If you still have questions, use the search function here. There's a good chance that your topic has been discussed to death many times. Example - best ________ for metal.
    Most importantly, have fun exploring it all!
     
  7. B-string

    B-string Gold Supporting Member

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    What defines a good car, good truck, good computer, good TV.............one that fits your needs.
     
  8. Linnin

    Linnin

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    +1 Yep, that's excellent non-partisan (open minded) advice right there.
     
  9. swamp_bass

    swamp_bass I love it when a groove comes together Supporting Member

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    Many amps have signature sounds, while others are designed to be neutral when the tone controls are set at zero. Which one you like is a matter of taste, and a function of the type of music you play.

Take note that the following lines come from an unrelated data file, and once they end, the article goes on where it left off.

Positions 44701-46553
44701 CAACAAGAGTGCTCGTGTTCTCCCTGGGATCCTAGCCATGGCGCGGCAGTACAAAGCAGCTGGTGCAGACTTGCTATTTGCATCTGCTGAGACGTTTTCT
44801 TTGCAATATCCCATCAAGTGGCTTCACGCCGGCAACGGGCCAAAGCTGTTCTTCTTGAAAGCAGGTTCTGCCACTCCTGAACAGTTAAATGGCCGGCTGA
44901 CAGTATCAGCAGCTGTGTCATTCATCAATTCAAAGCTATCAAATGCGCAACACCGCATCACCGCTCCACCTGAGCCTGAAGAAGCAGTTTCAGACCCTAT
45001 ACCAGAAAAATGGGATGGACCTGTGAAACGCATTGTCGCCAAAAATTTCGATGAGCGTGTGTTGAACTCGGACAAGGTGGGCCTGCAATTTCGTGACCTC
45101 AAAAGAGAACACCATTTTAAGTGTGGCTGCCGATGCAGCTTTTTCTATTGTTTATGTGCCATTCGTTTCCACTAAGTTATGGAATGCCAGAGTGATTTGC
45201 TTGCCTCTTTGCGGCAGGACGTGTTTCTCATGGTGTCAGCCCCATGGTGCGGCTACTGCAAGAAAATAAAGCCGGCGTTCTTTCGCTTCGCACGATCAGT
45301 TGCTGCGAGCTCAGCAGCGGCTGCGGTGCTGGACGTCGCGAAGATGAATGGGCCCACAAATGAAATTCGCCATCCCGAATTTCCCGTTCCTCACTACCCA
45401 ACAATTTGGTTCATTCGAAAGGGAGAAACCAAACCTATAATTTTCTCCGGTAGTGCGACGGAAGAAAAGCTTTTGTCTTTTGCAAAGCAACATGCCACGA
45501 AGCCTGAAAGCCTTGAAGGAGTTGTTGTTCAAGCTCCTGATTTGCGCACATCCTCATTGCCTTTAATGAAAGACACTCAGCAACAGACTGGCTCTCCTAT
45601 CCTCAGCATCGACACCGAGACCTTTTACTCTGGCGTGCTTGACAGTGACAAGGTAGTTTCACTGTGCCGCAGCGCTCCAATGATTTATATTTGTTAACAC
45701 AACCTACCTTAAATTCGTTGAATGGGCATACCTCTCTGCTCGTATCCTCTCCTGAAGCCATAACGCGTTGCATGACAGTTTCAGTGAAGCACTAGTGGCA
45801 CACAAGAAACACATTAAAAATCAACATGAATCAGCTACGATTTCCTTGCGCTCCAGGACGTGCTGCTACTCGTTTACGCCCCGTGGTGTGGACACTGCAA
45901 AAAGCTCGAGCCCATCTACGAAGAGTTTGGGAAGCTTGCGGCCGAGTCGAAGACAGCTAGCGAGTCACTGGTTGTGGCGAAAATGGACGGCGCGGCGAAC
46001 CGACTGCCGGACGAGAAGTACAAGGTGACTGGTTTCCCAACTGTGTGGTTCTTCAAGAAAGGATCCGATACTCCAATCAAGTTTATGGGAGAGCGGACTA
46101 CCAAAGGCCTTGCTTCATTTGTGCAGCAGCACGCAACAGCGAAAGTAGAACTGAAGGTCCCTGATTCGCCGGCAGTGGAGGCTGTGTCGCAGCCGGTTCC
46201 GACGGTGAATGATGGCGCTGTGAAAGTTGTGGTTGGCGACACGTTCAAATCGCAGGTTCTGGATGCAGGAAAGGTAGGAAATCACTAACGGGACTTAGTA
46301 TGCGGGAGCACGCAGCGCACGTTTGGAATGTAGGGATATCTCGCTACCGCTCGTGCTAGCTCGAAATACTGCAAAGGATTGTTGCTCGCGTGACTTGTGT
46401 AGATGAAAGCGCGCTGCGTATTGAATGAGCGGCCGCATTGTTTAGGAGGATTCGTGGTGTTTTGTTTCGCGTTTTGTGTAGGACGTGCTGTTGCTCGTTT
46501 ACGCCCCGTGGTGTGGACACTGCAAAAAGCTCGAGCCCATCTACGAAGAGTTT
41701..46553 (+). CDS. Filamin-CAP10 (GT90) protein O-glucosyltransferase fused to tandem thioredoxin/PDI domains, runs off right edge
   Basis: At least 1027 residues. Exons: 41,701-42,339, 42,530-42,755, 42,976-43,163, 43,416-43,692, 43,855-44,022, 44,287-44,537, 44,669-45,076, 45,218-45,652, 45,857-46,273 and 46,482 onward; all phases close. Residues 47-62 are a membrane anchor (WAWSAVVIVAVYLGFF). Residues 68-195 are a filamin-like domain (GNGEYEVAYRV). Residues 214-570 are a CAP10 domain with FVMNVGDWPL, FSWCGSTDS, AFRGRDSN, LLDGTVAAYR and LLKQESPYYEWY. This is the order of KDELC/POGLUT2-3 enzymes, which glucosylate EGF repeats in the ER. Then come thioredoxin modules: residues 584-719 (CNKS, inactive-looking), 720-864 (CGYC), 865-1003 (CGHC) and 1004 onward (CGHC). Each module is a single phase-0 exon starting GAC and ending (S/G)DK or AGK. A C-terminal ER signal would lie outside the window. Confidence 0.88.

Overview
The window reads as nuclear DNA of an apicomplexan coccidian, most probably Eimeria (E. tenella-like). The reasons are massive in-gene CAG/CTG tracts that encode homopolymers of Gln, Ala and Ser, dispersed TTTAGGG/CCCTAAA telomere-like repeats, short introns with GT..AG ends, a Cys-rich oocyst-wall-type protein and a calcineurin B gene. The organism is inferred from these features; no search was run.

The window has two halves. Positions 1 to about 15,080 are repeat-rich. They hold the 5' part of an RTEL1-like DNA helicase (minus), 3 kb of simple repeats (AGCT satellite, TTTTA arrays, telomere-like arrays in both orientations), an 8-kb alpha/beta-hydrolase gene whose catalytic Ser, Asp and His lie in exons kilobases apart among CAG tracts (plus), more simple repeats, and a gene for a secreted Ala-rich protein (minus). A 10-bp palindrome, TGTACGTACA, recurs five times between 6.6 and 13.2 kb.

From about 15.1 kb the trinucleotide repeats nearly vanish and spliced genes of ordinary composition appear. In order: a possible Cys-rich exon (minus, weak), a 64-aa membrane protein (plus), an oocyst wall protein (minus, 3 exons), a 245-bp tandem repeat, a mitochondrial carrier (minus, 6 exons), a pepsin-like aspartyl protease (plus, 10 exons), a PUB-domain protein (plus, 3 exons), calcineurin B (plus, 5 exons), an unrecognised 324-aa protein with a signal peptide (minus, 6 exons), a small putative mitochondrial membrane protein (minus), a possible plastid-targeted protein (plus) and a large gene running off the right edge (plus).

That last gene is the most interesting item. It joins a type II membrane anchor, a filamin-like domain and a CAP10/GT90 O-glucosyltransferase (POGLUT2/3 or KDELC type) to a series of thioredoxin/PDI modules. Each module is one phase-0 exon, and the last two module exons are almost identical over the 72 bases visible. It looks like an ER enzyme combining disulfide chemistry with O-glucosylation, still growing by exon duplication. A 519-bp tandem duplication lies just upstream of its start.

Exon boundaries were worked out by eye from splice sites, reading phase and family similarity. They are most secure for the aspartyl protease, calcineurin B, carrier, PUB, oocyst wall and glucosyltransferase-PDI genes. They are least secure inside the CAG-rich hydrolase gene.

I agree with Linnin and Munjibunga: the cab is the most important part of the equation.
     
  10. Munjibunga

    Munjibunga Total Hyper-Elite Member Gold Supporting Member

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    Just trying to help. I forgot - Hartke is good, too.
     
  11. petrus61

    petrus61 Supporting Member

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    A good bass amp allows you to be heard by yourself or with a loud band. A good bass amp has the capability of going direct. A good bass amp is built rugged and can withstand moderate use without failing. A good bass amp will have the features that suit either playing at home or with a full band.

    Should I go on?

    Sometimes the better question is "What is the best bass cab?"

    To know that answer, you'll first have to find the best bass amp. For you. The one that sounds good to you.

    Mine is a GK700RBII. It suits all of the above within the guidelines of my own personal criteria.